A wide range of different workers have contributed to the printing industry over its 500 year history, and the skills needed have evolved over time. Change has been particularly fast since the middle of the twentieth century.

Originally printing techniques were imported into Scotland from France, where Androw Myllar trained, but in later centuries some Scottish printers were responsible for technical innovations, for example:

  • In the late eighteenth century William Ged invented the stereotyping process, although his attempts to exploit it commercially were a failure and left him embittered, the process has been widely used since.
  • Thomas Nelson, son of the founder of Thomas Nelson & Sons, invented a rotary press: it was demonstrated at the Great Exhibition of 1855.  As he did not patent his invention, he did not reap any financial benefit from an invention from which the newspaper presses in use for the next 100 years were descended. This press is now in the National Museum of Scotland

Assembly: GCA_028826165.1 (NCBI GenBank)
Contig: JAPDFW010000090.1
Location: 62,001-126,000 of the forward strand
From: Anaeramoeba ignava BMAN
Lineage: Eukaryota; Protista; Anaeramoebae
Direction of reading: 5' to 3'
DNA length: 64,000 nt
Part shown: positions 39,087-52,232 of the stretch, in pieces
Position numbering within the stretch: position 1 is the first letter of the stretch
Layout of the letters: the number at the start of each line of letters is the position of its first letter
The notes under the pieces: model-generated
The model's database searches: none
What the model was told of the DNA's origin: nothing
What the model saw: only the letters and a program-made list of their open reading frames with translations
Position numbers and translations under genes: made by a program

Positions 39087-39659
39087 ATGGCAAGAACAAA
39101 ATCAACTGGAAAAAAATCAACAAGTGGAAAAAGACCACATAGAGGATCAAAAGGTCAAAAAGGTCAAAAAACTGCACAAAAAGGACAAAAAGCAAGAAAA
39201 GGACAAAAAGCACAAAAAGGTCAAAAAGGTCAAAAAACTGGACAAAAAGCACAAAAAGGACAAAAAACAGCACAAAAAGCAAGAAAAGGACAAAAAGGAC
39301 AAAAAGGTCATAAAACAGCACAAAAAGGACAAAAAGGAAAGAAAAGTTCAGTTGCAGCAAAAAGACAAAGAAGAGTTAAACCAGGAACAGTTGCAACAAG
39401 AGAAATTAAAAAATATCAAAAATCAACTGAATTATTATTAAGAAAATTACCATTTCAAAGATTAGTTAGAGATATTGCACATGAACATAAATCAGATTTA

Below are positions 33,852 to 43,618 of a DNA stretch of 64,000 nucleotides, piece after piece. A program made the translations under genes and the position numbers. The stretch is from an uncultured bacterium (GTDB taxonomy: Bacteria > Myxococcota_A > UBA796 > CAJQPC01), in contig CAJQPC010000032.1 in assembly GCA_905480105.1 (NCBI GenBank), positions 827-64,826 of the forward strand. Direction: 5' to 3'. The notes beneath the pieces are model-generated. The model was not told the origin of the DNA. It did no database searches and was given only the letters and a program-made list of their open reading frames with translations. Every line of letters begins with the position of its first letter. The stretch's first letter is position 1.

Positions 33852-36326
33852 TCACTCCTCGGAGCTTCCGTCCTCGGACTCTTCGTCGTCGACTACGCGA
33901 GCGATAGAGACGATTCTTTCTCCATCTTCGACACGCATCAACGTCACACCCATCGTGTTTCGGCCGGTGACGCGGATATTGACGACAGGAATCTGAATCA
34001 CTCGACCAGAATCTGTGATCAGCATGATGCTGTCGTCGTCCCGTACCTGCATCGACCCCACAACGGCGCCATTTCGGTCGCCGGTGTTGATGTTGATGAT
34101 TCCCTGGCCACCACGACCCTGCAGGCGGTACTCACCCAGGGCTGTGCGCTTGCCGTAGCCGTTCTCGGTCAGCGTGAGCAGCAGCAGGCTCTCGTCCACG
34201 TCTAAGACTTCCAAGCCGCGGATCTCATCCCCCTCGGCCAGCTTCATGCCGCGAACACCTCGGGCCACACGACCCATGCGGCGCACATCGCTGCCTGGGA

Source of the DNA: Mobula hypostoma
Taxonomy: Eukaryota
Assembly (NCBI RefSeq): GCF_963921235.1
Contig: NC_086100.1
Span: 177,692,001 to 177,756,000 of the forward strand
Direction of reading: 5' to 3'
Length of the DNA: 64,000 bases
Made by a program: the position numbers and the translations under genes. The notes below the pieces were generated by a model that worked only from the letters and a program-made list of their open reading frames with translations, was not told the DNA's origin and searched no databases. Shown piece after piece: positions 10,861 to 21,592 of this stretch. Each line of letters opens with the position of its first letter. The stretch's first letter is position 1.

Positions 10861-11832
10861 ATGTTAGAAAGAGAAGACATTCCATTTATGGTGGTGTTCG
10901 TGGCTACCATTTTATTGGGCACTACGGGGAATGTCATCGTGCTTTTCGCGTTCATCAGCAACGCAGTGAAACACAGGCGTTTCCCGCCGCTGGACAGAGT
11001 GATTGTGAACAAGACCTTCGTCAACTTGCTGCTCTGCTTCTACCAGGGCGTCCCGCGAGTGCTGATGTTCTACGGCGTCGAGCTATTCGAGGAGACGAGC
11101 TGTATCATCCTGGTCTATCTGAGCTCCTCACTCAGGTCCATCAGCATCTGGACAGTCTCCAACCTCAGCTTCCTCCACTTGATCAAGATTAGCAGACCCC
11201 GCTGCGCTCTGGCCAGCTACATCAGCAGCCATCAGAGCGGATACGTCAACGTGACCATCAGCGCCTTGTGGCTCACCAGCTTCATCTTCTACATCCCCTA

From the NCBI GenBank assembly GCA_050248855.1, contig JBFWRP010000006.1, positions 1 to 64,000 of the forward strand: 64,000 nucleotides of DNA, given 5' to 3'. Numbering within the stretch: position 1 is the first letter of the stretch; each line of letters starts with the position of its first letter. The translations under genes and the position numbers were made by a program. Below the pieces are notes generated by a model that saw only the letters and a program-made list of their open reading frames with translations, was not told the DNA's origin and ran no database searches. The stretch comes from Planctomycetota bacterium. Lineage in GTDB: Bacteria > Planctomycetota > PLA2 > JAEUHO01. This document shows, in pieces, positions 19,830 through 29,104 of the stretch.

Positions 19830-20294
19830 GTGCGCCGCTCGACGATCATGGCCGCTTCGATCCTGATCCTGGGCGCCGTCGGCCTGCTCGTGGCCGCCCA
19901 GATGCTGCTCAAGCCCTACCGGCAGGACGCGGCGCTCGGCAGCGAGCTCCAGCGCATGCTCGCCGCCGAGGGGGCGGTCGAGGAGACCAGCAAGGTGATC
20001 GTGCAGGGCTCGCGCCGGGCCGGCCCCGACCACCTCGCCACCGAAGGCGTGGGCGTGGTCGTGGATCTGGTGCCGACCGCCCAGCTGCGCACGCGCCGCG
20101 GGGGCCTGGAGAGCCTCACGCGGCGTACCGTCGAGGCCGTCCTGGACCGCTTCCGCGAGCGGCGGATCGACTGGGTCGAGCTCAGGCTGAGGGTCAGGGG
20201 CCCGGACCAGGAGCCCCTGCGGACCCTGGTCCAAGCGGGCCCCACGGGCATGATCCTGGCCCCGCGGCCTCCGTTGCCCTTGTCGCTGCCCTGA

• Alexander Neill Fraser of the printing company Neill & Co, based in Edinburgh was an early pioneer of mechanical typesetting, inventing a machine for typesetting and distributing used type which predated the Monotype and Linotype systems.  The machines were not only used in their own works, but were sold elsewhere well into the twentieth century.
  • World famous printer-publishers based in Scotland in the nineteenth and twentieth centuries include Bartholomews, Blackie, Collins and Nelsons.  A distinguished name from the eighteenth century is the Foulis Press of Glasgow, which produced beautifully typeset and carefully printed classical texts.